“These reforms, passed without any debate, are a clear attempt by the Venezuelan government to further its clampdown on critics and independent media,” said Carlos Lauría, CPJ’s senior program coordinator for the Americas. “We condemn these laws and believe that if they are not vetoed, Venezuela’s democracy and freedom of expression will suffer serious setbacks.”
It only took a week for the Venezuelan legislature to approve a reform of the 2004 Law on Social Responsibility in Radio and Television that expanded existing broadcast regulations to the Internet. The new law bans messages that “incite or promote hatred,” “foment citizens’ anxiety or alter public order,” “disrespect authorities,” “encourage assassination,” or “constitute war propaganda,” according to Article 8. It also curbs electronic media content according to the time of the day, with adult content reserved for shows after midnight, including violent or sexual content and soap operas–and news images of violence.
Internet media must now “establish mechanisms to restrict, without delay, the dissemination of messages” that could break the law, according to a review of the law by CPJ. The National Telecommunications Commission (CONATEL), the government regulator, can now restrict information and access to websites in violation. Digital media that violate the law can be fined up to 13,000 bolivars (US$3,000), while service providers that fail to respond to government inquiries could be fined up to “10 percent of the previous year’s gross income,” in addition to “72 hours of continuous suspension of services.”
The Social Responsibility law, passed in 2004, has been widely criticized by press freedom advocates for its broad and vaguely worded restrictions on free expression. Article 29, for example, bars television and radio stations from broadcasting messages that “promote, defend, or incite breaches of public order” or “are contrary to the security of the nation.” CPJ research shows that Venezuelan broadcasters have cancelled critical news programming to comply with the law.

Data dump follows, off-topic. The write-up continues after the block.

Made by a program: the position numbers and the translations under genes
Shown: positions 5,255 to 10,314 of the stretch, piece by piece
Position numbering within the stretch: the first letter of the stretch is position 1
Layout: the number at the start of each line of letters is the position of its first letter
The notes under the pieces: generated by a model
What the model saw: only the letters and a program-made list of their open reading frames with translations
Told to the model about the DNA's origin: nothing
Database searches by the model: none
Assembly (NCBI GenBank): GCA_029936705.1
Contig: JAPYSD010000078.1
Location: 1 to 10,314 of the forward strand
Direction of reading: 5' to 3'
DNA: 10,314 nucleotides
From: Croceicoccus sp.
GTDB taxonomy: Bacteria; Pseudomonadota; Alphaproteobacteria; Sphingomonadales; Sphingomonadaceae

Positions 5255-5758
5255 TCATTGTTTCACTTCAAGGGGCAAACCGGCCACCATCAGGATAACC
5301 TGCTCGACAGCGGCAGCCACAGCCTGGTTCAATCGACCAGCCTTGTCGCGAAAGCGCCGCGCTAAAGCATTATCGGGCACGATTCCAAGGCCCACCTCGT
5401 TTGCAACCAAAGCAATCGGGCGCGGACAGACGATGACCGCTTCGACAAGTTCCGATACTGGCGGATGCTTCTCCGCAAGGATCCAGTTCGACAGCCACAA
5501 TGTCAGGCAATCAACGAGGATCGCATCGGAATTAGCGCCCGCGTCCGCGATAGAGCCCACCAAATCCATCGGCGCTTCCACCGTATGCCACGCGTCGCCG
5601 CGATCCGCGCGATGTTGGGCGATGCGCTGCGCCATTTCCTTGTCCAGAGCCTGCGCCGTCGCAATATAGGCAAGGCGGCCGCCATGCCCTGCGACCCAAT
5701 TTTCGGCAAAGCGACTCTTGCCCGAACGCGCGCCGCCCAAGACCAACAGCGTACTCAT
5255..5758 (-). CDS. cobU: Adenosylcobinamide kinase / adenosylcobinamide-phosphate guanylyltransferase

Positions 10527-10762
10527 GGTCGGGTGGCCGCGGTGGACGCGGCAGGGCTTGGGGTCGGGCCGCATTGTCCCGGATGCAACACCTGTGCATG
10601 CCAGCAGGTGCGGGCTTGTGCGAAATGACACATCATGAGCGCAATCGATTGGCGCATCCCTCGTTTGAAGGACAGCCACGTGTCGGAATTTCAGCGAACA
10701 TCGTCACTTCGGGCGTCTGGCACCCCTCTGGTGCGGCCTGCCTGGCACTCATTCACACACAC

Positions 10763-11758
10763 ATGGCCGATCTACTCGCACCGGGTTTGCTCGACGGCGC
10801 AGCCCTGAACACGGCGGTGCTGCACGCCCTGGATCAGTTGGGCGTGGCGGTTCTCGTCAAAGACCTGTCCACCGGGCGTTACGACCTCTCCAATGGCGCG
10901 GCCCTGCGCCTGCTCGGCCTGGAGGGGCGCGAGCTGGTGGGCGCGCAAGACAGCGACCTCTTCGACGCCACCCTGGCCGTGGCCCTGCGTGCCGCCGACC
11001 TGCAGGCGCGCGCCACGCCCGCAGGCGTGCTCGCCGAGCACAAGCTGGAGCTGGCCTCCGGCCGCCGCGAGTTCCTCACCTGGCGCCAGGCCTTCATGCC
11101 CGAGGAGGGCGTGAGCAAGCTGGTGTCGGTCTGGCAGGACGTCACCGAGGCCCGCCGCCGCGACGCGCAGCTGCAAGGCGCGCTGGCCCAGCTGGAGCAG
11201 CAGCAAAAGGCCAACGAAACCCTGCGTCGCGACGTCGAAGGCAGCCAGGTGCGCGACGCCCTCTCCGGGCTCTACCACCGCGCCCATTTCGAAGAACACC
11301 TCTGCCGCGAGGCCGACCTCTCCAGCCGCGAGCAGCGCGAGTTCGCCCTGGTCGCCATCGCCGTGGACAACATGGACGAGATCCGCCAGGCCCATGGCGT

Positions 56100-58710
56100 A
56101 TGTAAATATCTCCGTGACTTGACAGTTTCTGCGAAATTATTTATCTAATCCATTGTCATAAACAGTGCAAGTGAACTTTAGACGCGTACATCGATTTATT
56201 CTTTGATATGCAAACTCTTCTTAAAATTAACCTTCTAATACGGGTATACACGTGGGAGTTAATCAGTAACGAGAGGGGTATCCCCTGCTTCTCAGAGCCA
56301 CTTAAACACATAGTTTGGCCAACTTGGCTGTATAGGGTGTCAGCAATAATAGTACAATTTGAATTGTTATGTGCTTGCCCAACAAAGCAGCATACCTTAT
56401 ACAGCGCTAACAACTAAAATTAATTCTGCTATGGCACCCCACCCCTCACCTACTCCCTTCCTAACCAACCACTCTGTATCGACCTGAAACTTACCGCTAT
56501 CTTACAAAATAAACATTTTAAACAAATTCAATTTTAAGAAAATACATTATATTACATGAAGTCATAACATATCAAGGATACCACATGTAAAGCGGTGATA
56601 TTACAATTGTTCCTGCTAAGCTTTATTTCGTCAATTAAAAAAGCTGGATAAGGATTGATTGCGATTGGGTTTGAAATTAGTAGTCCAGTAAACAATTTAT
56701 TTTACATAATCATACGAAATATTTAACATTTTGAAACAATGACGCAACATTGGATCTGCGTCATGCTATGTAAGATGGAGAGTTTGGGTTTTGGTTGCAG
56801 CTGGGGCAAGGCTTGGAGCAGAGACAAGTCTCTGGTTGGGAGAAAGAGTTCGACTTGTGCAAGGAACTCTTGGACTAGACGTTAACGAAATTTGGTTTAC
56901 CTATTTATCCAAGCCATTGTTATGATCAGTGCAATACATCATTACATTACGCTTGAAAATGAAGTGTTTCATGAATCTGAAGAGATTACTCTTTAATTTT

The legislature, where the official party has an absolute majority, also approved a reform of the telecommunications law that declared television and radio airwaves to be of “public service and interest,” a decision that critics said is aimed at expanding government control over the media. The legislation shortens broadcast concessions from 20 to 15 years, according to the reform, which was examined by CPJ. It gives CONATEL authority to pull the license of any broadcaster that violates the law more than once, which could force the only remaining critical private network, Globovisión, off the air. The network is facing a series of politically motivated investigations. Known for its strident antigovernment views, Globovisión has been the only critical private network broadcasting since RCTV went off the air in May 2007.
(A controversial amendment that would have forced owners of all TV and radio stations to re-register with CONATEL in person was stripped from the bill.)
Venezuelan journalists and press freedom advocates have strongly opposed both laws, asserting that the government will use them to further crackdown on media freedom. On Sunday, Chávez defended the social responsibility reform, arguing it was aimed at protecting citizens from cybercrimes.
This week, the National Assembly will also debate a bill for the protection of political freedom and national self-determination that, according to free press advocates, will limit funding and activities by Venezuelan nongovernment organizations, including human rights groups. According to the bill, NGOs that invite to Venezuela a foreigner who criticizes the government could be fined or even banned. The provision could seriously deter the work of press freedom NGOs, advocates said.
Chávez’s allies are trying to pass several bills before January 5, when a newly elected legislature takes office, according to local news reports. The ruling party lost its absolute majority in the September legislative elections. On Friday, the National Assembly gave Chávez the power to rule by decree for 18 months. The Venezuelan president said he is seeking these powers to help flood victims, but critics said the move is intended to further his political agenda.